In a speech on Tuesday, the Universities Minister, Michelle Donelan, called on universities to drive “true social mobility”. She argued that social mobility is not just about getting people into university and that too many young people are recruited to courses “that do nothing to improve their life chances or help with their career goals”. She emphasised the gap in achievement and progression between different groups of learners, which was demonstrated in the Graduate Outcomes data published this month.
Any sector with the longevity and scale of the higher education system should always be challenged to be better, to evolve and to adapt especially in light of the impacts the current pandemic will have on our future labour markets. Without doubt, there has been a tremendously ambitious and successful push over decades to help more people into higher education. In 1960, just 4% of young people attended university. They could choose from a narrow range of courses at one of just 24 institutions. Today, there are over 150 universities and almost half of young people benefit from the life-changing experience of higher education. Importantly, learners of all ages enter university, creating invaluable opportunities for reskilling and upskilling that benefits not just universities and their graduates, but employers and the economy too.
Universities have worked hard to adapt and innovate in a rapidly changing sector, to changing needs and changing student bodies. However, the challenge that universities, in partnership with employers and government, could and should do more to close inequalities in outcomes is fair. The Minister closed her speech by focusing on the need for universities to focus their efforts on supporting “…graduates into jobs that really will transform their lives”. For many universities this is absolutely front and centre in their relationship with their graduates. Graduates going into jobs that transform their lives is a positive reinforcement of the impact their university experience has been. This is a win win.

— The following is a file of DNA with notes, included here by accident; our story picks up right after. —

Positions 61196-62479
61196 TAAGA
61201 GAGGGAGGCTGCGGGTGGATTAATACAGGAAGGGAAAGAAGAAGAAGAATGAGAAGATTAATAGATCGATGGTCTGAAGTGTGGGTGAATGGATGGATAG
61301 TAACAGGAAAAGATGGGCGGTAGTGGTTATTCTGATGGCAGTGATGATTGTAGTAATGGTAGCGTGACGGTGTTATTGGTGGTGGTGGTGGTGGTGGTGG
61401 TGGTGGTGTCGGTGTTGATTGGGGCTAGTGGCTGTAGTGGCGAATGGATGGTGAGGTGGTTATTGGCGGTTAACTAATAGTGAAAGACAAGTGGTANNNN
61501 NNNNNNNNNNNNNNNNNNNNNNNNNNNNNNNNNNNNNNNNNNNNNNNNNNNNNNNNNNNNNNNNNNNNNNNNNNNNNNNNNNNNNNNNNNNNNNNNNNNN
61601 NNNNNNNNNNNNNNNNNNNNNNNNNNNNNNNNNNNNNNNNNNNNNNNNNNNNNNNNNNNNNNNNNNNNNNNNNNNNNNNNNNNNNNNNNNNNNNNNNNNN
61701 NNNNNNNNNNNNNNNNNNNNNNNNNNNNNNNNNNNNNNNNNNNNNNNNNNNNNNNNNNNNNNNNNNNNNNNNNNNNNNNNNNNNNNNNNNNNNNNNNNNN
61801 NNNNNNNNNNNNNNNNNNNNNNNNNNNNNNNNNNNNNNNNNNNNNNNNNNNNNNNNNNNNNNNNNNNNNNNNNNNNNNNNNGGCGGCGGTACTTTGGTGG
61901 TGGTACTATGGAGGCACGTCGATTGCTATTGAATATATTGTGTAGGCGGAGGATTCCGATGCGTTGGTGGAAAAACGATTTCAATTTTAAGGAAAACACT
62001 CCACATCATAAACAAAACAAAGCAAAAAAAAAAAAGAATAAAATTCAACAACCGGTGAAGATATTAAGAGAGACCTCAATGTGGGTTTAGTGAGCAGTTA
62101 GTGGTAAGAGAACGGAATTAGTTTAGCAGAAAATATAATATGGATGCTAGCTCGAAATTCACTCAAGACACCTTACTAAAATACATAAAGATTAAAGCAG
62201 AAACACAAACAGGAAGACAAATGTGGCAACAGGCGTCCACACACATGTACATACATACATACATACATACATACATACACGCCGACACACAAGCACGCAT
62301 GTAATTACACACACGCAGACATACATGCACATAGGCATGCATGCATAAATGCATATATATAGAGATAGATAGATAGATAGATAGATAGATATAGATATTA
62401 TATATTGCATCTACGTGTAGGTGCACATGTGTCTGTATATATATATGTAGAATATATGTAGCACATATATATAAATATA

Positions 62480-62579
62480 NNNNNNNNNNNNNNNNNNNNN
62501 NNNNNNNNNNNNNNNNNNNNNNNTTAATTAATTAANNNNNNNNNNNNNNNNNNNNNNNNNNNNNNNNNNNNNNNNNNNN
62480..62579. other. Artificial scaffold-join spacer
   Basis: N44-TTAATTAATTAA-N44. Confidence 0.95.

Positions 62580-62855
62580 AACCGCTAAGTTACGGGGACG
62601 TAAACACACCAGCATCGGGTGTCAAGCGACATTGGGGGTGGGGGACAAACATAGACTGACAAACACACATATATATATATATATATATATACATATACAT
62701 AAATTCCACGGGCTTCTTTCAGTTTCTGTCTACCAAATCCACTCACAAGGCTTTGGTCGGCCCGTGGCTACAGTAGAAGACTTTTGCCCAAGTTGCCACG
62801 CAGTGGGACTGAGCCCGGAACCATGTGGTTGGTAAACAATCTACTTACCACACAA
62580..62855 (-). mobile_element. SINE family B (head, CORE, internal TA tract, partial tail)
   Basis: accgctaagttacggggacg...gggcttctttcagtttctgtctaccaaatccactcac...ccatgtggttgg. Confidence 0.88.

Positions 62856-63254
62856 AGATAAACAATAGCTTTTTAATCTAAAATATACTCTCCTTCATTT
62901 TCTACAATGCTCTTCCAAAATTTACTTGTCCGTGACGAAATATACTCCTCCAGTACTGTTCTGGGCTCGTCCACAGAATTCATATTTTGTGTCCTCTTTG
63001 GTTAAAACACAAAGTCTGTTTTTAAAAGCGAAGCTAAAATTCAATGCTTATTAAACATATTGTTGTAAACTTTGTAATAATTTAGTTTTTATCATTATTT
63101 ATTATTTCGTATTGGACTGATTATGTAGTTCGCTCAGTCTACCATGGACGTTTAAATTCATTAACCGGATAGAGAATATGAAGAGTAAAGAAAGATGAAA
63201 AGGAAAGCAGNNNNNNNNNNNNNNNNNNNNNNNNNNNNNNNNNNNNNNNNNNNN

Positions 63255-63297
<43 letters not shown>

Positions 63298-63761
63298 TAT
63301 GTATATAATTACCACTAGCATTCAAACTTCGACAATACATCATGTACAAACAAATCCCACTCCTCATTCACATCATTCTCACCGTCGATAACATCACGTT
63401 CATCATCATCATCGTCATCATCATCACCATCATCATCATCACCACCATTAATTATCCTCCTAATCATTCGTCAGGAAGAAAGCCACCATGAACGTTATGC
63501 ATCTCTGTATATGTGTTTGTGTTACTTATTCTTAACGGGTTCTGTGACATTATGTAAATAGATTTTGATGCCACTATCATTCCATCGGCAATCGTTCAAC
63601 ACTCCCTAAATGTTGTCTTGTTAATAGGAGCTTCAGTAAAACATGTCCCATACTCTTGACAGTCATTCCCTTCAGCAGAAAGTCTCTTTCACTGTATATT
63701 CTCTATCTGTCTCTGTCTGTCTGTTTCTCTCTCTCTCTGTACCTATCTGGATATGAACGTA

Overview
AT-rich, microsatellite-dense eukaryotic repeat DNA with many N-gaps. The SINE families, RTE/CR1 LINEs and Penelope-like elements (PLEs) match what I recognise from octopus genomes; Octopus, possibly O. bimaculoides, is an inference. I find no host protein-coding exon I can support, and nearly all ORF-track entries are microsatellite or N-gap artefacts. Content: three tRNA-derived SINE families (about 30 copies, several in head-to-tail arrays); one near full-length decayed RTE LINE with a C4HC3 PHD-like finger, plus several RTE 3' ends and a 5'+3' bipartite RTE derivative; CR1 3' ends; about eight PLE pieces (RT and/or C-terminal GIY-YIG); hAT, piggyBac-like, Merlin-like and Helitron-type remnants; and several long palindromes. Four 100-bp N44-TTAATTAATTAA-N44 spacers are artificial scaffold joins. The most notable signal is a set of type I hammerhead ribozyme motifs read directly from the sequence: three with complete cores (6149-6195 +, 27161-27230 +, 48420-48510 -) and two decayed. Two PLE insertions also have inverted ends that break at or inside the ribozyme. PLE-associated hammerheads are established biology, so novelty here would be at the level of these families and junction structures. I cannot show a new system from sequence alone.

Trying to generate a common view on what skills people should develop and courses they should take during their degree will always risk some reductionism. Universities need to respond appropriately to ever changing student and employer demand, as well as balancing nurturing soft skills, creativity and independent learning against specific technical and competency skills. Evidence suggests that for most graduates having a degree does pay off, but universities should always be ready for challenge from employers and the Government to prepare for the future.
To challenge some of the assertion in the Minister’s speech- it is important to consider the nuances and intricacies of both labour markets and career pathways. Graduates don’t just walk into transformational jobs and the benefits of a degree are not paid back inside of, say, five years. The real challenge to graduates, universities and the Government (as a partner rather than a foe in this debate) is how we support graduates into jobs that will be both transformational to their lives and to the changing needs of the economy. Our economy will need all hands on deck, not just to see us through the recovery but to help us supercharge our rejuvenation. We will need the qualities, attributes and experiences engendered in our graduates through universities to adapt to the world of tomorrow.